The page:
Mounted and working! Note the battery zip tied to the seat rail. Make sure your seat is in good position if you do that. 
My back of the envelope calculations for battery life expect about 10 hours with a GOOD QUALITY 9V battery and the LED draw that was on the packaging (not sure whether that is correct). Don't buy batteries at the dollar store. Also note - most LED strips, including the one I used, run brightest at 12V (and are "rated" at 12V). On my other bike, I run the longer strips off a 6V battery (and have 2' of wire, which allows voltage drop) and red works fine, however, it won't run clear or green. Red is the least sensitive to low voltage and it draws the least (good for battery life!).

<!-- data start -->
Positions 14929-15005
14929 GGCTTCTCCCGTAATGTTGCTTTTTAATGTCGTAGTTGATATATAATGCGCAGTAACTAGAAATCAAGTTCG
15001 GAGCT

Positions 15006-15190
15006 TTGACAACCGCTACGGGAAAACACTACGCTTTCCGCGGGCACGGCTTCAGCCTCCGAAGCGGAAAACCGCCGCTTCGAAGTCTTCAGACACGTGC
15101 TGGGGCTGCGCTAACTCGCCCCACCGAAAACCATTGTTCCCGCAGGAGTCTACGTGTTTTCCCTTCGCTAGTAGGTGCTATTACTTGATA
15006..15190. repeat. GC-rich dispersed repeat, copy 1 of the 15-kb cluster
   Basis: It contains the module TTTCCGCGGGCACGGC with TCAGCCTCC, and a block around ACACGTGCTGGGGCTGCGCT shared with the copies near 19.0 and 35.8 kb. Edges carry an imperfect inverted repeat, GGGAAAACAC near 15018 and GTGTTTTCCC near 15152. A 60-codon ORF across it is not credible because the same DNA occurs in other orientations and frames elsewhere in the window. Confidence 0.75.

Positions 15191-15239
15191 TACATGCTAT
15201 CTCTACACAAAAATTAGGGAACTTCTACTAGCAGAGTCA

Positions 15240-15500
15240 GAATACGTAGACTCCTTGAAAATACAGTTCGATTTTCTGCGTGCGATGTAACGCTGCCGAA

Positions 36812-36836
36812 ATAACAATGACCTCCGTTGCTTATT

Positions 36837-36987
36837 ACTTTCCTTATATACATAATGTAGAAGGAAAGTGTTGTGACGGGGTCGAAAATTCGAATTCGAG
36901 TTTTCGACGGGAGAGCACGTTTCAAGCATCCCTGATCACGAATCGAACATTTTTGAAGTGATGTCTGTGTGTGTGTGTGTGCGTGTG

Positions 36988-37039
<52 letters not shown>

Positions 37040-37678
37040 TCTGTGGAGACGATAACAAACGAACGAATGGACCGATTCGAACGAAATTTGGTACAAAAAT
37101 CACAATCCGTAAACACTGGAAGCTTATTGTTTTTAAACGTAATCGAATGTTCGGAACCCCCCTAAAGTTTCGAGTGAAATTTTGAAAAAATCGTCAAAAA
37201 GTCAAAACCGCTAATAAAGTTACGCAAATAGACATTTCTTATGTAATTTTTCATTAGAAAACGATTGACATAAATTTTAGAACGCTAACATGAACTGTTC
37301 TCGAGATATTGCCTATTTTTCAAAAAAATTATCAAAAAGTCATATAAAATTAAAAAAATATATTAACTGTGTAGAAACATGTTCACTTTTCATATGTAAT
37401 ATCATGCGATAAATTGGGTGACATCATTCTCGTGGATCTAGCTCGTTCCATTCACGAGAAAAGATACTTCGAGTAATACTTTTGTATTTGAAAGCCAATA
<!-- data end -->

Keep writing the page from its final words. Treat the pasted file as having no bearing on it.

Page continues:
(UPDATE: that same battery is going strong 11 months later. I commute on this bike often, though I didn't for about 5 months of the field season. I don't know how many hours I have over the 11 months, but I'll bet its well over 10!).

Now you can use the rest of the LED strip for other projects...

Late 1950's Huffy Daisy Daisy tandem, with green "ground effects". Currently powered off a 12V motorcycle battery (would probably last a year on it!), but I'll get a rechargable 12V pack for it eventually (still working out the kinks of the bike - it was in many boxes when I bought it a couple months ago).